News: the World Monuments Fund/Knoll Modernism Prize for preservation of a modern landmark has been given to a Finnish committee responsible for restoring architect Alvar Aalto’s Viipuri Library in Vyborg, Russia .
The Viipuri Library was built between 1927 and 1935 in what was then the Finnish city of Viipuri, and has been restored by a specially formed committee in collaboration with the building’s current management.
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Barry Bergdoll, chairman of the Modernism Prize jury and curator of architecture and design at New York’s Museum of Modern Art, said the building was “an icon of 20th century architecture”.
“With its distinctive sky-lighted roof, undulating wood-slatted lecture hall ceiling, and glass facade-enclosed staircase — the library at Viipuri is one of Aalto’s most important buildings from the years in which he was adventurously exploring a new Modernist vocabulary; indeed, photographs of the building soon made him known around the world,” said Bergdoll.
War and changing borders saw the town the structure was designed for change both countries and names – from Viipuri to Vyborg. It is now known locally as the Central City Alvar Aalto Library.
Under the Soviet regime, few outsiders were able to visit the building and it was threatened by abandonment and “inappropriate renovations”, according to the World Monuments Fund (WMF).
The Finnish Committee for the Restoration of Viipuri Library, whose members include chairman Eric Adlercreutz, Tapani Mustonen, Maija Kairamo, Leif Englund, Maren Nielsen, Olli Helasvuo, Eero Pekkari, Heikki Pekonen, Ben-Roger Lindberg, Aki Schadewitz, and Mariel Pohlman, was formed in 1992 after the fall of the USSR.
They were assisted by the new management of the library, including Tatiana Svetelnikova, Helen Rogozina, and Alexander Batalin.
Completed in 2013, the restoration required cooperation between the Finnish and Russian governments, regional authorities and international funding.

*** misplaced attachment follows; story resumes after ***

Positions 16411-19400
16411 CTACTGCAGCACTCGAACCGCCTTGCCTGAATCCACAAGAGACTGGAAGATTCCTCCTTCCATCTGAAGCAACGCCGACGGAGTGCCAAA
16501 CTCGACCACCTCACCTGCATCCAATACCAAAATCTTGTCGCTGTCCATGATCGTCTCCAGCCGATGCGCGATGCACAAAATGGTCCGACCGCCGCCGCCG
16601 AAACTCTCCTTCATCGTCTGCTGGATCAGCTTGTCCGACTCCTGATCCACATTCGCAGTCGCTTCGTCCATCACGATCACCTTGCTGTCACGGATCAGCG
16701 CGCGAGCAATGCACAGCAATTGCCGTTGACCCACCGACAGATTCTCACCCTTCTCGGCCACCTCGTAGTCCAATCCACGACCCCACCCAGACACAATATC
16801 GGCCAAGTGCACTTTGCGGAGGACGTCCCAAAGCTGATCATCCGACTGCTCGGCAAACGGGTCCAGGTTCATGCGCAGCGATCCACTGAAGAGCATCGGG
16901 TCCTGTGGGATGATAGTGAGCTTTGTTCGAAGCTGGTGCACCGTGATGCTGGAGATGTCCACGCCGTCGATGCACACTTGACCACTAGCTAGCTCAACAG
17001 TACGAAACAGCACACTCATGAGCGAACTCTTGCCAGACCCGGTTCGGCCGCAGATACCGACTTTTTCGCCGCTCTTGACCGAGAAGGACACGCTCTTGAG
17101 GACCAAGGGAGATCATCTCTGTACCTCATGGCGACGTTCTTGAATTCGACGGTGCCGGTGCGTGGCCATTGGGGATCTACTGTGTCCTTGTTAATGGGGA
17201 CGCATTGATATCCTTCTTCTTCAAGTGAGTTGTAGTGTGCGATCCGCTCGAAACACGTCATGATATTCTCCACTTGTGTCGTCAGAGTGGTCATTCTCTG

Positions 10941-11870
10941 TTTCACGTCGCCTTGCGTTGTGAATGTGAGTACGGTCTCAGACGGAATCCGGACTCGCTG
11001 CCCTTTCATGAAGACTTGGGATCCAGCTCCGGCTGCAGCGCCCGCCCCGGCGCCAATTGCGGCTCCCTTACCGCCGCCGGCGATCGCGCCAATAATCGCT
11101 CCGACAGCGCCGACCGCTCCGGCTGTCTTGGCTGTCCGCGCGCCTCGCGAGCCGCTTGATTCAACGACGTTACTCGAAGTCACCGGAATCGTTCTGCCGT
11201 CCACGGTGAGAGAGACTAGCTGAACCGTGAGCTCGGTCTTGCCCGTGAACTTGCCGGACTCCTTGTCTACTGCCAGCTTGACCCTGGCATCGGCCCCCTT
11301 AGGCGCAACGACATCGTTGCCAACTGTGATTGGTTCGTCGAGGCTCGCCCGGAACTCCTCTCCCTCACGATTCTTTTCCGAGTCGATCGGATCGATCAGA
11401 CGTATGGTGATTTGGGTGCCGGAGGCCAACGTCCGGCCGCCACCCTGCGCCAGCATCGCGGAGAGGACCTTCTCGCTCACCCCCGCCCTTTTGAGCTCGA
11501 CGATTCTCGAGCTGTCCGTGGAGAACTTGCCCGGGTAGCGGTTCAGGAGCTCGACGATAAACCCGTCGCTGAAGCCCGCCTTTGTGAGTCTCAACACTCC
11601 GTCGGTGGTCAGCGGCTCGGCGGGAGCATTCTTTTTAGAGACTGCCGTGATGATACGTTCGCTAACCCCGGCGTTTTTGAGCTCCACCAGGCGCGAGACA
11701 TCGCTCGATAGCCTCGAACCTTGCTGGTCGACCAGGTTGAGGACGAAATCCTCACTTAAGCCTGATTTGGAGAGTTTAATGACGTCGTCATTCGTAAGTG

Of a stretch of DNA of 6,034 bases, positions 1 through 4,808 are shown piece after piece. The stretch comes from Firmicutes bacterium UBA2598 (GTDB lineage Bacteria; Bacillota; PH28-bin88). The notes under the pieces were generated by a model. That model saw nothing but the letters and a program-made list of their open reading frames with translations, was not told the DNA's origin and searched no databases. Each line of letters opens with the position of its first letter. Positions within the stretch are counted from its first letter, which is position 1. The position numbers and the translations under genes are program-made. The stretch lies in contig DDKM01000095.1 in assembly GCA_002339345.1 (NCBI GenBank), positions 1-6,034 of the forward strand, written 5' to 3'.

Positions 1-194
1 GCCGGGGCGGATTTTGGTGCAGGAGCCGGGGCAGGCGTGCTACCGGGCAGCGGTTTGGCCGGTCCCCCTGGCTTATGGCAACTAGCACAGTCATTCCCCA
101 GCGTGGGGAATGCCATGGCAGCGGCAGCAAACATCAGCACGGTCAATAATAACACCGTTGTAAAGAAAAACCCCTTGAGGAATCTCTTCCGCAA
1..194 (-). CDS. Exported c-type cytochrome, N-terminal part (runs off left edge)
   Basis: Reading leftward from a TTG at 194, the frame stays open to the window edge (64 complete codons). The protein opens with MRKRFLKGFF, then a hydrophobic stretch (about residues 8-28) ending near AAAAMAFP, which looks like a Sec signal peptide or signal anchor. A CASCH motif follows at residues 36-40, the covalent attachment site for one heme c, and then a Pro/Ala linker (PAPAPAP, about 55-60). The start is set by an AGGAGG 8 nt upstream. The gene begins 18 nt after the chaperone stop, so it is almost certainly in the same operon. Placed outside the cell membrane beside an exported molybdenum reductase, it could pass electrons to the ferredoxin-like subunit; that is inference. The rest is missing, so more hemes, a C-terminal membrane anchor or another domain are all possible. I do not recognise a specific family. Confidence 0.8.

“The restoration organised and executed an impressive international campaign that has ensured the survival and revival of Aalto’s masterpiece by restoring it to its original function as a vibrant municipal library,” said Bergdoll.
Main stair hall, before restoration
The project took two decades and the building was twice listed on the World Monuments Watch list for modern buildings at risk – once in 2000 and once in 2002.
Main stair hall, after restoration
The WMF contributed a grant of \$300,000 (£200,000) to restore 58 signature skylights over the reading room and lending library.
Lending hall terrace, before restoration
“The project reflects the highest standards of scholarship, authenticity, architecture, materials conservation, functionality, social impact, stewardship, and technical imagination,” said a statement from the World Monuments Fund.
Lending hall terrace, after restoration
Launched in 2008, the Modernism Prize is granted every two years for an architectural or design solution that has preserved or enhanced a Modern landmark or group of landmarks.
Lending hall, before restoration
It will be presented at New York’s Museum of Modern Art on December 1 by WMF president Bonnie Burnham and Andrew B Cogan, CEO of furniture brand Knoll, which sponsors the prize.
Lending hall, after restoration
The winners will received \$10,000 (£6,200) and a limited edition Mies van der Rohe Barcelona Chair from Knoll.
Alvar and Aino Aalto with assistant Aarne Ervi, 1935
“Viipuri Library is an iconic modern structure and we are delighted to witness its successful restoration through an international network of funders and professionals,” said Burnham. “It speaks to the fundamental mission of WMF, which was founded on the belief that international cooperation can play a catalytic role in saving important historic sites around the globe.”
Viipuri Library, c. 1935
Images courtesy of The Finnish Committee for the Restoration of Viipuri Library and Petri Neuvonen.